With 37,000 individual members and nearly 5,000 hospitals and other provider groups on its roster, the American Hospital Association (AHA) is a major player in national healthcare debates and in shaping policies aimed at improving quality.
John Combes, MD, AHA senior vice president and president and chief operating officer of the association-affiliated Center for Healthcare Governance, serves on several national advisory groups on medical ethics, palliative care, and reducing medication errors.
Among his many duties, he is a principal investigator for a national project aimed at reducing hospital-acquired infections called “On the CUSP: Stop Bloodstream Infections,” sponsored by the Agency for Healthcare Research and Quality (AHRQ). (CUSP is the Comprehensive Unit-based Safety Program, developed by Johns Hopkins University and the Michigan Hospital Association.)
Dr. Combes recently talked with The Hospitalist about the AHA’s vision for healthcare reform, integrated care, and the role of hospitalists in redesigning hospital-based care.
Question: What are the AHA’s biggest priorities over the next year?
Answer: Healthcare reform and making sure that we can increase coverage for patients without insurance. There are 48 million uninsured in this country, and we are very supportive of increasing that coverage to make sure that people have good access to healthcare.
Q: The AHA has stated that “clinical integration holds the promise of greater quality and improved efficiency in delivering patient-centered care.” What’s your vision for clinical integration?
A: What we recognize is that in a reformed delivery system, we have to have a lot of partnerships between hospitals and clinicians—physicians in particular—and between hospitals and other facilities, such as long-term care facilities and post-acute facilities. We need to be able to bring better-coordinated care that meets the patient’s needs, and we need to work with each other to constantly improve that care. So that’s why we’re looking at an integrated delivery system. In our minds, it really means one registration, one bill, one experience for the patient.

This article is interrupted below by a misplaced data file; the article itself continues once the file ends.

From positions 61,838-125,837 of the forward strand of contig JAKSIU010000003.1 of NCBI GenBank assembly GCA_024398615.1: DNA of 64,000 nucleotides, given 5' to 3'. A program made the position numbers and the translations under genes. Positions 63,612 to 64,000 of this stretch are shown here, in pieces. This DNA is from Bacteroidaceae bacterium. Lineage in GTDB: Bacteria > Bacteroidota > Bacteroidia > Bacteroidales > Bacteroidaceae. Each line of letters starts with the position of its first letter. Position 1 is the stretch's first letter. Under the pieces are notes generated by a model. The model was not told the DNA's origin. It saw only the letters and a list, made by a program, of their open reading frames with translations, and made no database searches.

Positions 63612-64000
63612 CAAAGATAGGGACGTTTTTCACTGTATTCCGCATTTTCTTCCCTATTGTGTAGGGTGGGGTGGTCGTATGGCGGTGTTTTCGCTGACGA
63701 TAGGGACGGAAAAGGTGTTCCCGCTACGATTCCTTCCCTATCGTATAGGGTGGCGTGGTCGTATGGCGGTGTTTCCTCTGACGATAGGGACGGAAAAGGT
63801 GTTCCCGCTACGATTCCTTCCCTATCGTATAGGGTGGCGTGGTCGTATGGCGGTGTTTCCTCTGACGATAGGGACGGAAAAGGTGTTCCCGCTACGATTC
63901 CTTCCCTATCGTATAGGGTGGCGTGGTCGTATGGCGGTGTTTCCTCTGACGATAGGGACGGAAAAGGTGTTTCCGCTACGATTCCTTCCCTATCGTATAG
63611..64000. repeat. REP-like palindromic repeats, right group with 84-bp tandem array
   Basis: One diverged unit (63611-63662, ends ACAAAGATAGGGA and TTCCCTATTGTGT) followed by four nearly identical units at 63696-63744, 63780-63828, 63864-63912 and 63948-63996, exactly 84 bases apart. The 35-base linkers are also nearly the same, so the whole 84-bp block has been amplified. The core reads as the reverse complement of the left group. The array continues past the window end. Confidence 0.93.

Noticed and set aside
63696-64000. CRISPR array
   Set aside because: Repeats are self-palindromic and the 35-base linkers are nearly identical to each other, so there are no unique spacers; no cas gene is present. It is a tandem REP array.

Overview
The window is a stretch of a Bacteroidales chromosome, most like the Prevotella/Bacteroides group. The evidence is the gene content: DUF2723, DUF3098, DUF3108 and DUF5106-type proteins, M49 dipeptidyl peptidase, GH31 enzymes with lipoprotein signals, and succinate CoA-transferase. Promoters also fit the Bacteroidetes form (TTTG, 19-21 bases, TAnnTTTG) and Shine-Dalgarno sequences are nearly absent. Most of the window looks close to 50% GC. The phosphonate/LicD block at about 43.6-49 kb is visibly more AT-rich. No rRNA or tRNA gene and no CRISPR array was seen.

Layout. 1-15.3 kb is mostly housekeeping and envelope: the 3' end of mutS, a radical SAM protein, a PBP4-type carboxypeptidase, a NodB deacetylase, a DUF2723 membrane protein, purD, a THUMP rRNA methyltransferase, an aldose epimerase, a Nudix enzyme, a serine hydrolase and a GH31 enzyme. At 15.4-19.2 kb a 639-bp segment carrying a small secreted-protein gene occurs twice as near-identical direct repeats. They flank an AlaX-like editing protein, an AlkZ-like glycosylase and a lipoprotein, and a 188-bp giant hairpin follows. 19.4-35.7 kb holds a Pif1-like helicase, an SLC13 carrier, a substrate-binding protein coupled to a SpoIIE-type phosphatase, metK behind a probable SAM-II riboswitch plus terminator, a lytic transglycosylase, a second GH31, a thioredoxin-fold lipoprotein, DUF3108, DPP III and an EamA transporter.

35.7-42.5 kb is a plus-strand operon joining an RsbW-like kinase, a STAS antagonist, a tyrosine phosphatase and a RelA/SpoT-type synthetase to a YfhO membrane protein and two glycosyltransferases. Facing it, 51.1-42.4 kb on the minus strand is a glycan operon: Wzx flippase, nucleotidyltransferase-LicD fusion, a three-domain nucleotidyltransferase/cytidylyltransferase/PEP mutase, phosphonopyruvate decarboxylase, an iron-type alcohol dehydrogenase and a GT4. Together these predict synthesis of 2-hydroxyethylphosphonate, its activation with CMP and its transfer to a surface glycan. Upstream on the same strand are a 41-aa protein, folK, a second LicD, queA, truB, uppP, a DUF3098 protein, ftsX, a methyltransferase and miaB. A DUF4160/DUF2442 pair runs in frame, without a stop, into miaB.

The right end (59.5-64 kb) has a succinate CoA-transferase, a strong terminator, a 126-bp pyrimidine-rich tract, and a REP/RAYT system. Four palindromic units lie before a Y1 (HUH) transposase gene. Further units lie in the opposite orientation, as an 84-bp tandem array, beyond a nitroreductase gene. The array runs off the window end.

Practically speaking, if you look at the healthcare reform legislation … there are pilots in there for accountable-care organizations (ACOs) and other payment reforms. And we’re very interested in making sure that hospitals can participate and take a leadership role in the development of those kinds of new structures.
Q: What role do you expect hospitalists to play in the continued drive for higher quality and more efficient care?
A: I think hospitalists can become a critical partner with the hospital in helping us redesign inpatient care to make it more efficient and effective. Additionally, hospitalists have a key role in engaging and keeping involved the community-based PCP, and making sure that they are considered part of the care team, even though they may not be present in the hospital, since they have the continuing responsibility for the patient.
I think as we look at other models of care delivery, such as the patient-centered medical home, it’s critical that hospitalists really develop some strong relationships and communication networks with those groups as well, so that the care for the patient can become seamless and transitions are not as dangerous as they’ve been in the past, in terms of missed opportunities and missed handoffs.
It’s critical that hospitalists really develop some strong relationships and communication networks with those groups as well, so that the care for the patient can become seamless and transitions are not as dangerous as they’ve been in the past, in terms of missed opportunities and missed handoffs.